The main reason that I make series of instructional photos like this is for educational  purposes - I am passionate about sharing skills between people who sew; this is my contribution.

I have absolutely no reservations about you downloading these photos and their captions for your own personal use.   However I would ask you not to post the actual photo, on a blog, or anywhere else, but just to provide a link. This can only be a request on my part as I don't want to stop personal downloads by altering the copyright.

And for when I'm at the point of deciding on trim, I'm going to refer to the instructions posted on another Artisan's Square thread for crocheting your own (hoping the link takes you directly to page 7 post #234 - if you are interested, scroll down through the next few pages).  I haven't been hanging around that site much recently, and don't know anything about Bonnie (btriola) who posted these instructions, except that she obviously knows what she's doing!  I am especially drawn to the trim which shows as #19 in this compilation of btriola's postings.


  1. That jacket will look great, and I can't wait to see it made up in your silk! I see Vogue is still using that $@#!! upper chest block. I had to take about 3 inches out between the bust and shoulder, and it seems to be a standard of theirs. The nice thing is that the pattern has shoulder princess seams, so it's pretty easy to take all that extra ease out.

  2. Thanks for the reference link to the crocheted trim! I have a teal/charcoal/with a touch of cranberry Harris Tweed that I'm contemplating committing to this pattern/project. I'm letting it continue to taunt me from my sewing table!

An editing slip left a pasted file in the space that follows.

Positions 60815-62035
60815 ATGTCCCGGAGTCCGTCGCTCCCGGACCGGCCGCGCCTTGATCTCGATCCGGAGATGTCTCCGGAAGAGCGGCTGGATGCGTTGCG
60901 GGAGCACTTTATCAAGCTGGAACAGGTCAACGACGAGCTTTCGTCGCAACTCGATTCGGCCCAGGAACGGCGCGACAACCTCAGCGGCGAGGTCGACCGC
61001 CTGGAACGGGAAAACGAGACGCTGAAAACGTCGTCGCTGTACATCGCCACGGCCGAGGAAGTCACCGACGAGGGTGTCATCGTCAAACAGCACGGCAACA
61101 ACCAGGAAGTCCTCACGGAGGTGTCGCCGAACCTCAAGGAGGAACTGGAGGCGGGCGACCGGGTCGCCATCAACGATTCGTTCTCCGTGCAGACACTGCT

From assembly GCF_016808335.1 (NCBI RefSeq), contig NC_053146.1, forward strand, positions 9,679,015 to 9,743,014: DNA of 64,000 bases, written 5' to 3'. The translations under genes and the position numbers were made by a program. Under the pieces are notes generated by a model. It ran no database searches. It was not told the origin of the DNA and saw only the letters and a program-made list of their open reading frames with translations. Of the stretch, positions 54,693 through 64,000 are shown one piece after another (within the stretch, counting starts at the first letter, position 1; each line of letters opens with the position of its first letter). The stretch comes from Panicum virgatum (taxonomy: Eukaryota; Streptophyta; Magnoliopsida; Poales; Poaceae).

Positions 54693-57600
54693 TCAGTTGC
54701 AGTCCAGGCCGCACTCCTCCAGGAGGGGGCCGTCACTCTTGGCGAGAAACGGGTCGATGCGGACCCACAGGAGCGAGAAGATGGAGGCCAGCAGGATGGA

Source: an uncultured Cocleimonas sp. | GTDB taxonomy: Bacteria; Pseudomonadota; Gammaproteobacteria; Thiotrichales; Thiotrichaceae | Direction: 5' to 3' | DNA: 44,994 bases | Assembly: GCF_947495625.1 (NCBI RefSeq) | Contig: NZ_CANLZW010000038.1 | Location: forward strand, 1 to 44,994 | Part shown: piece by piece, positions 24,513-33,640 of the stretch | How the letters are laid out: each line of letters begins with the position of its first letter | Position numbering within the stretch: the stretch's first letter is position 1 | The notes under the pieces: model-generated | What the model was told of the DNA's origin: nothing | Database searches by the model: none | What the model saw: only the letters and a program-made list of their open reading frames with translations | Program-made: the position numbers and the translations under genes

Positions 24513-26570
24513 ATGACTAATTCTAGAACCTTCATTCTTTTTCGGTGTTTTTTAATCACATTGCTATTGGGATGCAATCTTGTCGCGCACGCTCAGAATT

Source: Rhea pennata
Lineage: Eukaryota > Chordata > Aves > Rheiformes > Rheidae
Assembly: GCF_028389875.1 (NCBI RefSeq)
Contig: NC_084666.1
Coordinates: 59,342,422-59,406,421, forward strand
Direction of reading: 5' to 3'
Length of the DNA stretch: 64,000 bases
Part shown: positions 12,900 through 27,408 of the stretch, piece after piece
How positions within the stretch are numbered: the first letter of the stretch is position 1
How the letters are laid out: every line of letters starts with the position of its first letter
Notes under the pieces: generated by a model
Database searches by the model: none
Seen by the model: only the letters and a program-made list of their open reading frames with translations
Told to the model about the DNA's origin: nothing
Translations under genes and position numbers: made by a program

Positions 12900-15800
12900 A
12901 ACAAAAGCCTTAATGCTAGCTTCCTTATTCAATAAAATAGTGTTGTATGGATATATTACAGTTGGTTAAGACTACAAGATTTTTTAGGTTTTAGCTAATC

Yours will be beautiful! The firming of the fabric with a launder fascinates me. I would have anticipated a further softening.


  3. I have many suitable fabrics for a jacket like this but not ready just yet to put the time into it. Will follow along with yours. Ann's jacket is wonderful, and that crochet trim is interesting.

  4. I have this pattern, but must admit to being somewhat intimidated! Thank you for sharing your process photos.

  5. Same for me. I bought it with a long-term project in mind, and I'm even more intimidated after reading the above. I didn't realize that it was quite that complicated even after reading the instructions. I even bought some boucle from Mood for it, which is on the way. Hope I'm not sorry. I'll keep tuned.

  6. I am embarking on this jacket as well (and also creating my own trim) and am still assembling my materials. Wonderful to know that I may pick up some tips here as well as on Ann Rowley's photo set. Thanks for sharing, and I selfishly hope you post a lot! This week I want to get my muslin fitted.

  7. Thanks so much for sharing this process with us. It's going to be a stunner.

  8. Thanks for sharing Ann Rowley's photo tutorial - this in an invaluable resource, simply incredible.
    I think your fabric selection is beautiful and am waiting to see the next installment already!